The town of Cranston, R.I., recently showed just how effectually a church/state issue can be resolved. The local high school’s controversial and religiously-themed banner was replaced by a new, secular and inspirational banner.
Starting tomorrow, same-sex couples in Rhode Island will be able to legally marry – despite the best efforts of a local Religious Right activist to stop them.
The Rhode Island legislature approved marriage equality earlier this year, and Gov. Lincoln Chafee signed the measure into law. At the time, Chafee invoked the spirit of the state’s founder, iconic religious liberty pioneer Roger Williams.
In October, I wrote about a young high school student named Jessica Ahlquist who filed suit to have a school prayer banner removed from Cranston High School West in Cranston, R.I.
At the time, the federal judge hearing the case, Ronald R. Lagueux, visited the school to examine the banner. Some observers believed he would rule within a few days.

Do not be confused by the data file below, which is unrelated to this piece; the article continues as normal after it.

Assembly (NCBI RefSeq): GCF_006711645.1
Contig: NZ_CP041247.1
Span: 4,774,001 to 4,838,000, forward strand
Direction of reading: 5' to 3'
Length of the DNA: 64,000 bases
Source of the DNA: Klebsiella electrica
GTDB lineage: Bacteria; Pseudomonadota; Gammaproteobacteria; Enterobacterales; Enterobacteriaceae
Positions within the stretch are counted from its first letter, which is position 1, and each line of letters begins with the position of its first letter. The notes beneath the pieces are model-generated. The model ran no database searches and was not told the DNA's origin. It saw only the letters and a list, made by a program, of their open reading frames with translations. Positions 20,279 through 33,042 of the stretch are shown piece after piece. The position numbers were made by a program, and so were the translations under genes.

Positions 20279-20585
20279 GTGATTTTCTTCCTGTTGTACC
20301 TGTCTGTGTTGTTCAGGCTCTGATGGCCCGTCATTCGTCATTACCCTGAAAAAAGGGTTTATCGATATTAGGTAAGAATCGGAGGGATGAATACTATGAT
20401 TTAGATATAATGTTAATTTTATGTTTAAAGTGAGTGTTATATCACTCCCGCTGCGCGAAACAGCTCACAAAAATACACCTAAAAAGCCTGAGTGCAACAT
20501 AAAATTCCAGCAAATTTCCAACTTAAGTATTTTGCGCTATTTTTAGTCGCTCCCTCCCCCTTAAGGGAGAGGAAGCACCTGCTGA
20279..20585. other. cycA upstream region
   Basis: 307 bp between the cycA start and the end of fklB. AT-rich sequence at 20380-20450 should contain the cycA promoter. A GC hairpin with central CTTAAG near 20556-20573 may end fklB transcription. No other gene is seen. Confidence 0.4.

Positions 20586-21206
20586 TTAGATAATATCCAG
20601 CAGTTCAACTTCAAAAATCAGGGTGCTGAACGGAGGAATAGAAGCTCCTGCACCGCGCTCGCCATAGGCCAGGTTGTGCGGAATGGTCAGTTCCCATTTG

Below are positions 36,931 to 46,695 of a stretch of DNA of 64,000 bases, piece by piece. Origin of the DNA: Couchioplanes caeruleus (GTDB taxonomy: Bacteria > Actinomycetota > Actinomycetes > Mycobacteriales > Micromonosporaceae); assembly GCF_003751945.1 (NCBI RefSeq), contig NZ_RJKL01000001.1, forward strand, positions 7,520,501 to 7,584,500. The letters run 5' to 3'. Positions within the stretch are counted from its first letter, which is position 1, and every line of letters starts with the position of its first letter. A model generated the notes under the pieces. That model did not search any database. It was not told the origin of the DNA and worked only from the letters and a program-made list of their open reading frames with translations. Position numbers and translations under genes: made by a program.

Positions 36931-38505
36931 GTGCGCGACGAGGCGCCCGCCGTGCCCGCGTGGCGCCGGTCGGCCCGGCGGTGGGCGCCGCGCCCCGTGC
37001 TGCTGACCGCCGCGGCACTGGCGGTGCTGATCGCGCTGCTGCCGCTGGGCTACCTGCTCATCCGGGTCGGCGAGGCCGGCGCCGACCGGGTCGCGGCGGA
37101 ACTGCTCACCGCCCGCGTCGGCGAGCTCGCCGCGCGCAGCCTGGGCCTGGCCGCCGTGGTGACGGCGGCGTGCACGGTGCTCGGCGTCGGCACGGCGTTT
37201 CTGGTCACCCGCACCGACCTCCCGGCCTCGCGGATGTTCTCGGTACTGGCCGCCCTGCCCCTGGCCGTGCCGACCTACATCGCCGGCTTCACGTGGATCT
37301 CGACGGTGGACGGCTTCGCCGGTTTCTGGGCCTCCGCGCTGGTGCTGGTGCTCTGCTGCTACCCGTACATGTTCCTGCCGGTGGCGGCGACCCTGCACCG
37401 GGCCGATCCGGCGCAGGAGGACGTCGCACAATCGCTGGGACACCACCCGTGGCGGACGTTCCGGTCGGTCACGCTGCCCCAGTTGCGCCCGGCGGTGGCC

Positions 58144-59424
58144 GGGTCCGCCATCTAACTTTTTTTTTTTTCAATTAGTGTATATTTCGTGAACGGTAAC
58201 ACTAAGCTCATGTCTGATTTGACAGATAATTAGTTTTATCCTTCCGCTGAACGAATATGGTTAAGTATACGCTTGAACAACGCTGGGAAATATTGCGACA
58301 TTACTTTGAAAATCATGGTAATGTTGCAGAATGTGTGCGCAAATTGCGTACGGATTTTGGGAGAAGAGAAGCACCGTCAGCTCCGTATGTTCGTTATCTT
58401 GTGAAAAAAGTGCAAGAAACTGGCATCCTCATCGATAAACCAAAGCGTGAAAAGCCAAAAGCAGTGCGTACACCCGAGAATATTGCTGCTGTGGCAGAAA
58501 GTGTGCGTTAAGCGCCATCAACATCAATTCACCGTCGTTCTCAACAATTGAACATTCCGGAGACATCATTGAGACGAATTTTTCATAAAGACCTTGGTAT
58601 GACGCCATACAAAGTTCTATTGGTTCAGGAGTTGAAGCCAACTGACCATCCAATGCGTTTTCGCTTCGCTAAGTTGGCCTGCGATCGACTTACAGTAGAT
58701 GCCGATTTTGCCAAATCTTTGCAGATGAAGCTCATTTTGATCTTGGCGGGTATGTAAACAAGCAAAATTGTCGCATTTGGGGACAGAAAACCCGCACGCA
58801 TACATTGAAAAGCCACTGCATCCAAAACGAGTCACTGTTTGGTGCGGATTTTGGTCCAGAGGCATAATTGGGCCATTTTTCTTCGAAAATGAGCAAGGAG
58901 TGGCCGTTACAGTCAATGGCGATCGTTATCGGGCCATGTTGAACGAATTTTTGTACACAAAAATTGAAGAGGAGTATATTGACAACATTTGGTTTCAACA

My family and I are planning to get a Christmas tree this weekend. We usually opt for a Fraser fir. They’re attractive trees with sharp needles that discourage our two cats from getting too close.
I have no problem calling it a Christmas tree because we celebrate Christmas. But if someone called it a “holiday tree” or even “a seasonal evergreen display,” I wouldn’t much care. The holiday will come either way, and we’ll still experience all of our traditions.
In 1963, the U.S. Supreme Court handed down a famous decision in a school prayer case called Abington School District v. Schempp. The justices, with only one dissenter, ruled school-sponsored and coercive programs of prayer and Bible reading in public schools unconstitutional.
That same year for some reason, students at a high school in Cranston, R.I., decided to create an 8-foot-tall banner containing an official school prayer and hang it in the school auditorium.
Lincoln D. Chafee may be new to the Rhode Island governor’s office, but he certainly isn’t new to the Constitution.
According to a report in the Providence Journal, Chafee did not follow in his predecessors’ footsteps by intermingling religion and government in his inaugural activities. Instead, the new governor chose not to hold an inaugural public prayer service on the morning of his swearing-in.